I have been reading through through a number of guides on database optimisation and finest practices and lots of them suggest not using boolean flags whatsoever within the DB schema (ex http://forge.mysql.com/wiki/Top10SQLPerformanceTips). However, they never provide any reason why this really is bad. Could it be a peformance problem? could it be tough to index or query correctly?

In addition, if boolean flags can be harmful, what in the event you use to keep boolean values inside a database? Is it more beneficial to keep boolean flags being an integer and employ a bitmask? This appears like it might be less readable.

I do not think it is bad and I have never witnessed grounds mentioned with this either. Possibly some old database engines could not store them effectively, but modern ones do. While you say, it's much more readable to make use of booleans than bitmasks. Check this out question for the same discussion: http://stackoverflow.com/questions/2815987/is-adding-a-bit-mask-to-all-tables-in-a-database-helpful

The only real reason I possibly could think about could be cases best places to use ENUM rather. Sure, you simply want true and false now, but when you would add another thing after you'd have to do an ALTER TABLE operation, which is quite costly.

My prediction: portability of the design.


  1. Microsoft Access goodies boolean as -1 as true or as false while other databases may treat boolean in a different way.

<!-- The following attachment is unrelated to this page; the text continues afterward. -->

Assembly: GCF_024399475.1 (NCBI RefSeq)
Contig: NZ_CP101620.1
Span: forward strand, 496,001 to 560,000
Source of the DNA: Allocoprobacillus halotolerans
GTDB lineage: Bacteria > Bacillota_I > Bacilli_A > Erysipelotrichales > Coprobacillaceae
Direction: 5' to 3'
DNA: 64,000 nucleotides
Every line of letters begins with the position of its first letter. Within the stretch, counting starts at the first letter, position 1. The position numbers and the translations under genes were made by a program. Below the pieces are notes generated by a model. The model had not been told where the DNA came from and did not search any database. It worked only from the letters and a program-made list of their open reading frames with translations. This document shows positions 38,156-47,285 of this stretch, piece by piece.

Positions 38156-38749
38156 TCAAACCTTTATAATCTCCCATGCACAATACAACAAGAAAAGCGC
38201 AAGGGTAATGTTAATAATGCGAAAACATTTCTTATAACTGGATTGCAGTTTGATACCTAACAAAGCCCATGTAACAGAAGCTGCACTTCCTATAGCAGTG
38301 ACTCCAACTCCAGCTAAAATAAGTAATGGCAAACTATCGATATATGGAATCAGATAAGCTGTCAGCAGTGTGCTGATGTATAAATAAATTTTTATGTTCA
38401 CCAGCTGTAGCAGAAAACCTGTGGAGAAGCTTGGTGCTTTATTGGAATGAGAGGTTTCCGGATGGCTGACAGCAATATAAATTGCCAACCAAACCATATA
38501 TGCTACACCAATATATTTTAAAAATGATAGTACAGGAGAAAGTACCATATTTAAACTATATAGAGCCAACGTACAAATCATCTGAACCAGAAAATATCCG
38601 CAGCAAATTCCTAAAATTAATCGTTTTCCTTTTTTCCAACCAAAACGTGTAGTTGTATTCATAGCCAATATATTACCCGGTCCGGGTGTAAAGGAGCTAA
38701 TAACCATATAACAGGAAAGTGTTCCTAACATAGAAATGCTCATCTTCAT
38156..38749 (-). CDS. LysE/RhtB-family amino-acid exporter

2. In MySQL (version 4+) however, worth of zero is recognized as false. Non-zero values are thought true.

Granted database practice has little related to theory, I'll still attempt theoretical explanation. Tables are finite relations. Each relation is definitely an extension of predicate. A Boolean attribute is really a misnomer for any predicate.

This thread offers the best solution that I have found. In a nutshell, approaching characteristics as boolean prevents you against modeling the information properly and individually (i.e., normalization). The greater solution -- not just in the perspective of modeling, but additionally in the perspectives of ease-of-use and ease-of-maintenance, is by using additional research tables. And when the thought of more joins and tables scares you, make sure to browse the entire thread.